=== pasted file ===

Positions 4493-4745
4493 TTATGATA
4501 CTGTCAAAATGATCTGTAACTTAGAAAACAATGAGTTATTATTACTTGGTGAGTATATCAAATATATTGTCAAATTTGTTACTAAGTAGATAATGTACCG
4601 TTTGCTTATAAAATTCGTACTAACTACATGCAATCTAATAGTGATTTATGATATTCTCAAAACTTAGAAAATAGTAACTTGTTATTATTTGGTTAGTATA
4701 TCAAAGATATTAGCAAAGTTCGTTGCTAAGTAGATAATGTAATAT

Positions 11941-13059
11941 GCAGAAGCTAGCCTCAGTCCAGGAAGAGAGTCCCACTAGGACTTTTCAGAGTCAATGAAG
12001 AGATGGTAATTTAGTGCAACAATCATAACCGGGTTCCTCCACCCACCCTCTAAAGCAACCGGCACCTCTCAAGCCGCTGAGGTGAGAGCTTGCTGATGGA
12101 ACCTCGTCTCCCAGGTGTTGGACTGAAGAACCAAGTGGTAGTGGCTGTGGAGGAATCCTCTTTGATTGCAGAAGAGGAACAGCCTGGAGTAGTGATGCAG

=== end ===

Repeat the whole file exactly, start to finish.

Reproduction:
Positions 4493-4745
4493 TTATGATA
4501 CTGTCAAAATGATCTGTAACTTAGAAAACAATGAGTTATTATTACTTGGTGAGTATATCAAATATATTGTCAAATTTGTTACTAAGTAGATAATGTACCG
4601 TTTGCTTATAAAATTCGTACTAACTACATGCAATCTAATAGTGATTTATGATATTCTCAAAACTTAGAAAATAGTAACTTGTTATTATTTGGTTAGTATA
4701 TCAAAGATATTAGCAAAGTTCGTTGCTAAGTAGATAATGTAATAT

Positions 11941-13059
11941 GCAGAAGCTAGCCTCAGTCCAGGAAGAGAGTCCCACTAGGACTTTTCAGAGTCAATGAAG
12001 AGATGGTAATTTAGTGCAACAATCATAACCGGGTTCCTCCACCCACCCTCTAAAGCAACCGGCACCTCTCAAGCCGCTGAGGTGAGAGCTTGCTGATGGA
12101 ACCTCGTCTCCCAGGTGTTGGACTGAAGAACCAAGTGGTAGTGGCTGTGGAGGAATCCTCTTTGATTGCAGAAGAGGAACAGCCTGGAGTAGTGATGCAG